25 Aug Questions to Ask Before Entering a Gym Being Visually Impaired
So, you have just decided you want to join a gym.
Whether you are new to exercise or looking to get back into exercise, stepping inside a gym can be intimidating.
If you’re not a regular at the gym, getting started can be your biggest obstacle — especially if you’re someone who has difficulty with their vision.
It’s been found that people with a visual impairment are twice as likely to be inactive and exhibit lower levels of fitness than their sighted peers. This comes as no surprise considering they face the same challenges most of us do (motivation, routine, confidence), but with the added barrier of sight.
However, over the years, more and more people who have difficulty with their vision are becoming increasingly confident in participating in physical activity and sport.
But like all new experiences, you shouldn’t jump straight in without asking a few questions.
Ask a coach
Exercise Right spoke with Accredited Exercise Scientist and owner of Foresight Fitness, Mitchell Finn.
Mitch has worked with numerous sport organisations and has faced his own vision impairment challenges. These impairments haven’t stopped him pursuing his own health and fitness goals.
Exercise Right asked Mitch what someone with a vision impairment should consider before entering the gym and what to ask a coach.
THINGS TO ASK YOUR COACH BEFORE ENTERING THE GYM IF YOU ARE VISUALLY IMPAIRED
What are the most common mistakes you see when beginners enter the gym?
Beginners with difficulty seeing often face the challenge of not only trying to get fitter and stronger, but learning a whole new way to move.
For those who are visually impaired, not being able to see and understand these movements from a young age may mean they have even less understanding as to what is required in a squat or push-up than the average trainee. Give yourself more time than your peers to pick up tricky movement patterns.
The other major issue you may want to address when entering the gym with a visual impairment is your posture.
Those with difficulty with their vision are always having to move their heads, neck and back to get a ‘closer’ look on things. This results in more tightness in the postural muscles and it can throw a spanner in the works during more complex movements like the deadlift.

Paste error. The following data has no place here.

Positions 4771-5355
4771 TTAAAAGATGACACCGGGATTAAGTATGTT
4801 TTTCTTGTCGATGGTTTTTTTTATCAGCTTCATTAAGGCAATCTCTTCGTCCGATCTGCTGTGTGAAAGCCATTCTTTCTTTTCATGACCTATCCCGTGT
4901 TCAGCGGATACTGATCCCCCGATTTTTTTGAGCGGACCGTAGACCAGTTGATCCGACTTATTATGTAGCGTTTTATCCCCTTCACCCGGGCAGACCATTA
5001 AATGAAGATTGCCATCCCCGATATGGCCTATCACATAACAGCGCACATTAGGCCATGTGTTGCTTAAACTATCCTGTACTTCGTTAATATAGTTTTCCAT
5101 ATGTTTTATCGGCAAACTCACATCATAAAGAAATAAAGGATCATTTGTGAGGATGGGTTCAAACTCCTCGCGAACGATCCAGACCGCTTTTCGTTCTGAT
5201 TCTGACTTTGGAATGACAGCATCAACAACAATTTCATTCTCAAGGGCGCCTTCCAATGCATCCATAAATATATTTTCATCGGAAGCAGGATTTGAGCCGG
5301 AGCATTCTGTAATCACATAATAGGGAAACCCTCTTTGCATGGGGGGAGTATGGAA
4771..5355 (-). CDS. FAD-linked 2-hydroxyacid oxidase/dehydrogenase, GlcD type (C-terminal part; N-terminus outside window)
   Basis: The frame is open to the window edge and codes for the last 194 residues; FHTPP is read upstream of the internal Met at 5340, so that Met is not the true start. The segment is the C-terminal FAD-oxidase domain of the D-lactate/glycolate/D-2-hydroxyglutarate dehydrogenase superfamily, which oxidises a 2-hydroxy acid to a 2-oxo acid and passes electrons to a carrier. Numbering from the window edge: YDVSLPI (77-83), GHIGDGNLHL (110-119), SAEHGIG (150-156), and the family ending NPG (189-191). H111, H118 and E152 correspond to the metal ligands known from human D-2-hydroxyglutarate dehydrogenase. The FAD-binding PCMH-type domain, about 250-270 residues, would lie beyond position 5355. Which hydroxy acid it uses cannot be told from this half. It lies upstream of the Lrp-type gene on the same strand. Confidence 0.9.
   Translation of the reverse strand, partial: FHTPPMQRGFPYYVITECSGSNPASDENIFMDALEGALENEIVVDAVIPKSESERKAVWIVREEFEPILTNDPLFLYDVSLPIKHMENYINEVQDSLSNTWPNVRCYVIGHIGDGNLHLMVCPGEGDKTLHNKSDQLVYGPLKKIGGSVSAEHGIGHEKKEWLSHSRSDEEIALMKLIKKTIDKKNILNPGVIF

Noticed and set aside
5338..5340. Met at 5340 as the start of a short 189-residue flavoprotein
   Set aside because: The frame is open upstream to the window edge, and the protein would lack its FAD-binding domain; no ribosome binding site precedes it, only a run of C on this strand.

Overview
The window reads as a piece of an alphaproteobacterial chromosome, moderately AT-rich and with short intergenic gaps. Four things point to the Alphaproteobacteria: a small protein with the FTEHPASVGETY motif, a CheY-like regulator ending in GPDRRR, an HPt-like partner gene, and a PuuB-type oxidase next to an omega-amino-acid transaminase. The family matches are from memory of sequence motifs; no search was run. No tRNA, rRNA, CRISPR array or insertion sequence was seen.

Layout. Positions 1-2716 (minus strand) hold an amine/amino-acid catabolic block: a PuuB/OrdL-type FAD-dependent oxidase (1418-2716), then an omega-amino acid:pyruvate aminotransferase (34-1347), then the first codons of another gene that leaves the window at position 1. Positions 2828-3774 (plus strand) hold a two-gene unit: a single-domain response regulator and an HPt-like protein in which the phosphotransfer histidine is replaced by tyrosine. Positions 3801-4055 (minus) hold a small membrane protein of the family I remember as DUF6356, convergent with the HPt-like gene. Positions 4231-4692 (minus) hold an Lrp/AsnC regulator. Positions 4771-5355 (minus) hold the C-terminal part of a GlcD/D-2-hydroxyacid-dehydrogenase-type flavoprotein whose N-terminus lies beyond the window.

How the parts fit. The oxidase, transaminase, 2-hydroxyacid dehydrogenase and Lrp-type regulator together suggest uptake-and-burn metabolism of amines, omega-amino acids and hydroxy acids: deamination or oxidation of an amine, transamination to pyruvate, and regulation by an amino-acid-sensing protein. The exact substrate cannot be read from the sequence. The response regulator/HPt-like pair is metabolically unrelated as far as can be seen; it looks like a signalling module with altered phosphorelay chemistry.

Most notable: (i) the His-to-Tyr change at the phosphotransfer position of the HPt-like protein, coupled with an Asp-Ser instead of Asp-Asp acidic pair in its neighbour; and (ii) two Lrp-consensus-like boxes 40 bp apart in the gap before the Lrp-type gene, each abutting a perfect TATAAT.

You should talk to a coach about making changes inside and outside the gym to improve your posture.
What should you consider before seeing a coach?
Have a think about some of your perceived barriers to physical activity, whether they be related to your vision or not, and discuss these with your coach within the first few sessions.
This will allow you to make a plan to overcome these challenges so that they have as little impact on your training as possible. A good coach will go the extra mile and do some research or ask around if they don’t know how to work around what you have discussed with them!
Consider some of the more tangible aspects to training such as the style of training you like, the accessibility of the gym space, and whether you would like 1 on 1 or group training to start your journey.
The obvious extra attention you get during 1 on 1 training means there is less going on around you in terms of visual stimuli, meaning you have more energy to focus on your training.
With the right tools and techniques, plus a healthy dosage of motivation, the benefits of exercise are well within reach for people with a visual impairment.
What are the main questions you should be asking a coach before stepping inside a gym?
1. How busy does the gym get and what times should I train?
2. Does the layout of the equipment that I will be using change?
3. Are there any sections of the gym that are hard to navigate?
4. I have previously worked with some other allied health professionals who now understand my limitations well, will you find out more from them?
5. Have you trained anyone with a visual impairment before? What have you found helped them?
Speak with a professional
If you have difficulty with your vison, you will have individual traits and abilities and if you’re new to exercise and sport it can be tough to know where to start safely.
Accredited exercise professionals are university-qualified and equipped with the knowledge and skills to improve health, fitness, well-being, performance, and assist in the prevention of chronic conditions.
To find an accredited exercise professional near you, click here.
Written by Exercise Right. We have partnered with Nike Australia Pty Ltd for this article series. The views expressed in this article, unless otherwise cited, are exclusively those of the author, Exercise & Sports Science Australia (ESSA). ESSA is a professional organisation committed to establishing, promoting and defending the career paths of tertiary trained exercise and sports science practitioners.
Nike had no role in the collection, analysis, or interpretation of data or research or the writing of this articl